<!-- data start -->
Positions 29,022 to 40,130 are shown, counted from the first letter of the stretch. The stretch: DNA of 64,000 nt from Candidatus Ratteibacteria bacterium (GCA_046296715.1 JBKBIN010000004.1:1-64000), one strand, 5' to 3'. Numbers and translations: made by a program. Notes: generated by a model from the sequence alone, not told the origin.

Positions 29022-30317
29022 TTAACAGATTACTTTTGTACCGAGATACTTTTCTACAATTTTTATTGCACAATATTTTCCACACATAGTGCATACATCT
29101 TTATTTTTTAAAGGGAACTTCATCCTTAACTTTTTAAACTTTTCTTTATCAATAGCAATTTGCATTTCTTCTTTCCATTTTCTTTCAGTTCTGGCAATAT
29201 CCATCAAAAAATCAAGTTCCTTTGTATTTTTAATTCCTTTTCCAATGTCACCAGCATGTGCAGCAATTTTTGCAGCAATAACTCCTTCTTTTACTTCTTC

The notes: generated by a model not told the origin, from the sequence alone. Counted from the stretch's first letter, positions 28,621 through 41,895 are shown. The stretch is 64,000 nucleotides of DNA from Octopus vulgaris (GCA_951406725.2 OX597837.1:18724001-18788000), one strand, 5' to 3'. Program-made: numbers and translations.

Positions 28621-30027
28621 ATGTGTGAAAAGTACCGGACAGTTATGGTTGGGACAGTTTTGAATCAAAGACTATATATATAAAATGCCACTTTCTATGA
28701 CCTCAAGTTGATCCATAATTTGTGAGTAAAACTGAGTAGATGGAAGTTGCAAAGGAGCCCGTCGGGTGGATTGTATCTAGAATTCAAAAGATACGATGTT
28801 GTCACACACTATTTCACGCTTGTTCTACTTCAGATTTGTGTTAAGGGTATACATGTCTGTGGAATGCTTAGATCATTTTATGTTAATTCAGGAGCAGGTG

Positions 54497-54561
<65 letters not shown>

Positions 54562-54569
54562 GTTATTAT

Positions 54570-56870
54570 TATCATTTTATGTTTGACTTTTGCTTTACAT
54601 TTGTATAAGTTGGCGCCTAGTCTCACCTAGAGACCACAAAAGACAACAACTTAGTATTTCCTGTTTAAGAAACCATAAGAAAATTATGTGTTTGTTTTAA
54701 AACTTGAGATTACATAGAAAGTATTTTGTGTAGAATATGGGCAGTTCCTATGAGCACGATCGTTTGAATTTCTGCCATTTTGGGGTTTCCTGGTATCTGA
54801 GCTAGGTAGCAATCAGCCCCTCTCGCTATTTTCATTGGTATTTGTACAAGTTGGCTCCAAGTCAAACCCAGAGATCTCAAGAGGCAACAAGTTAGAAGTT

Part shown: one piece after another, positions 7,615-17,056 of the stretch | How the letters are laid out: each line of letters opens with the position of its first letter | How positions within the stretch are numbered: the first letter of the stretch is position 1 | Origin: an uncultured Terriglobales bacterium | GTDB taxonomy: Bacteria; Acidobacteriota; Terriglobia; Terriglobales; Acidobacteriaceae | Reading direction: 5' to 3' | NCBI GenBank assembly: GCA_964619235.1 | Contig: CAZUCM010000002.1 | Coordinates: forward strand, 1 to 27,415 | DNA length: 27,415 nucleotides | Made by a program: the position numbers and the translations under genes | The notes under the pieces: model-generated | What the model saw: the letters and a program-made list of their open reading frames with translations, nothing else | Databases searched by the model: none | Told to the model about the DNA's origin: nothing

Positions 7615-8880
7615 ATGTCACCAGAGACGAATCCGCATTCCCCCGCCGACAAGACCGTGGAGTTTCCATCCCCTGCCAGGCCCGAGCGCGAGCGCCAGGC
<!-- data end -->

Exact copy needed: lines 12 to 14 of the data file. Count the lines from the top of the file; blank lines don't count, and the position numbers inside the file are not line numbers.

<65 letters not shown>

Positions 54562-54569
54562 GTTATTAT